The cost savings of heating and cooling with heat pumps continues to increase as energy prices rise and the advantages of air to water heat pumps become more known. The latest trend for heat pump use can be found in the application to heat domestic hot water. Using a heat pumps for hot water use is a great cost saving use and can be easily added to any Arctic Heat Pump system.
Companies such as Rheem, GE and A.O Smith are all now manufacturing integrated heat pump water heaters that use a heat pump to extract the energy from the air and transfer it to the domestic hot water tank. These single tank systems are designed for domestic hot water and unlike an Arctic Heat Pump can do little more than heat water to about 120 F. With an Arctic Heat Pump System a home owner can heat and cool their house, pool or hot tub as well as provide them with domestic hot water all year round.
Fact – Heat Pumps Water Heaters do not make financial sense in colder climates
Using a heat pump for hot water is a great investment in warm climates but not in colder climates such as Northern USA or Canada where there is a large heating need, here is why. A heat pump is nothing more than what its name implies, it “pumps” heat energy from one location to another. With an Arctic Heat Pump water heater that energy is pumped from outside the house to and indoor buffer storage tank. This is where the cost saving comes from as the outdoor energy it “pumps” is free. However if we place a heat pump indoors to transfer the indoor energy to the water tank this energy is not free as we have already paid to create it in the winter time via our furnace or boiler. So these standalone heat pump water heaters are simply moving paid energy from the basement room to the water tank with $0 cost savings. In warmer climates where cooling is the primary load these utility style heat pump water heaters make economic sense as they assist the AC by removing unwanted heat energy from the room at a cost similar to operating an air conditioner. The hot air in the room is pumped into the water tank leaving the house colder.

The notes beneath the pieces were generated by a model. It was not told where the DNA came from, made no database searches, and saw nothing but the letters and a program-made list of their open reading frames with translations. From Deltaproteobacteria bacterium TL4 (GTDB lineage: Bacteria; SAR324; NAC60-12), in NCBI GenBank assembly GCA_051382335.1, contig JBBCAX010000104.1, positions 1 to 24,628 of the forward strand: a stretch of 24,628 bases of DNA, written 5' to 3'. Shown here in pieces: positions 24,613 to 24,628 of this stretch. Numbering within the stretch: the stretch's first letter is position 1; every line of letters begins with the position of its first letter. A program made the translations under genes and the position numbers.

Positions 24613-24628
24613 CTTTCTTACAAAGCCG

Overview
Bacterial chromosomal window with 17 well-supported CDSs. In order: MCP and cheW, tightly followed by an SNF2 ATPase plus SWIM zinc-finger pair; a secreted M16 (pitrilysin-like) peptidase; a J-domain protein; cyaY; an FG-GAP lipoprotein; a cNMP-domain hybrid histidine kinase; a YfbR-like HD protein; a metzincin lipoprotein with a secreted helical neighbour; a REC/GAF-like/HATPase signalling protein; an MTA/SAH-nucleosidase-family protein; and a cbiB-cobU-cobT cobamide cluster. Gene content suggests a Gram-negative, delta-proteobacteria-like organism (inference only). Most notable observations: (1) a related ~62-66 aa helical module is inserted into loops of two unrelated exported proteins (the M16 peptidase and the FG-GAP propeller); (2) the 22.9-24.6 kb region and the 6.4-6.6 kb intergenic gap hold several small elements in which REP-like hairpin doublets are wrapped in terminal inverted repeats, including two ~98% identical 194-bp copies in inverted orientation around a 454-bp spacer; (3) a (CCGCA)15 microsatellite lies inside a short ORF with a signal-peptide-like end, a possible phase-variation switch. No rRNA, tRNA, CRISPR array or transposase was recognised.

Heating Domestic Hot Water with an Arctic Heat
An Arctic Heat Pump system heats hot water completely different than any packaged water heat pump. The heat pump is located outside and removes the “FREE” energy from the air and transfers it to a buffer tank. Inside the buffer tank is an optional hot water heating coil. This copper coil is 200 feet in length with a total surface area of 26.2 ft2. Cold water from the house enters this coil and the heat energy within the tank is transferred to the domestic hot water via this large heat exchanger. This is very similar to an on demand or tank less hot water system. In most cases we recommend a small water tank or tank less heater be used after the heat pump to top up the heat to a higher temperature. The use of Freon R410A in any heat pump including geothermal, has a maximum temperature of approx. 130 F and as such to reach 140-160 F the water will require a small boast.
Water Entering at 50 F with 120 F Buffer Tank
|2.5||GPM 115 F|
|5.0||GPM 100 F|